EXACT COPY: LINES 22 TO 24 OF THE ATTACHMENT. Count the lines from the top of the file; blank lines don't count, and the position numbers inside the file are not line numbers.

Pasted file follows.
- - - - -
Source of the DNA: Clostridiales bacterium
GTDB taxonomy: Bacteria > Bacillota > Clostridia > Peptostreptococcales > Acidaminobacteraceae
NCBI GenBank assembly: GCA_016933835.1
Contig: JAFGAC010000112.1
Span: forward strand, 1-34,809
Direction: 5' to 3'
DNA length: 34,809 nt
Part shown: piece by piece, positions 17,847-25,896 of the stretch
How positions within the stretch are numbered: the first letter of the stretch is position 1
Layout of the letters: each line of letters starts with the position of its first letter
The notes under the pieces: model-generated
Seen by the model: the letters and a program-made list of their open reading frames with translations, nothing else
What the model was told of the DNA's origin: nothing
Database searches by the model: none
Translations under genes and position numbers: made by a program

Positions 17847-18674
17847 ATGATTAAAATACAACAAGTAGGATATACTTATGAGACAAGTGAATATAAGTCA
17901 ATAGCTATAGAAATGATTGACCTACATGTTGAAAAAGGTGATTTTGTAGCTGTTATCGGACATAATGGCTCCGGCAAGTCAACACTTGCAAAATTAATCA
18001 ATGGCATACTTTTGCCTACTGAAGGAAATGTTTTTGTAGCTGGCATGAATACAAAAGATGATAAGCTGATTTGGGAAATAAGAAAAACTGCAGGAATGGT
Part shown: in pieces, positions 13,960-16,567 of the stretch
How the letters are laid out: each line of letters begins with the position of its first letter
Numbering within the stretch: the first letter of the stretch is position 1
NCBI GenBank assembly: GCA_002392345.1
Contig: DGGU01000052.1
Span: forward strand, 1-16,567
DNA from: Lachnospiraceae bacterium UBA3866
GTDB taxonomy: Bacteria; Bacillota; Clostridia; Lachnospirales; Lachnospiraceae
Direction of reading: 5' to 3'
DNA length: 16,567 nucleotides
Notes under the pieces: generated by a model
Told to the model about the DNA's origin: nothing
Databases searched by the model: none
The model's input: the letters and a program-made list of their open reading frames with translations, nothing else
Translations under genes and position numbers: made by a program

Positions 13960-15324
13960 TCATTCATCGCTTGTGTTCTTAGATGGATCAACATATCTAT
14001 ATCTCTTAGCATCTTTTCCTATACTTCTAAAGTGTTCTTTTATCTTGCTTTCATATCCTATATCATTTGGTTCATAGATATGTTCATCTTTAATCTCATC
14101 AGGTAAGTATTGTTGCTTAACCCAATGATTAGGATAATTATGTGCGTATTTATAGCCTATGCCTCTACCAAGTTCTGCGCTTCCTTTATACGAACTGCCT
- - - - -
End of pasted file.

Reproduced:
Numbering within the stretch: the first letter of the stretch is position 1
NCBI GenBank assembly: GCA_002392345.1
Contig: DGGU01000052.1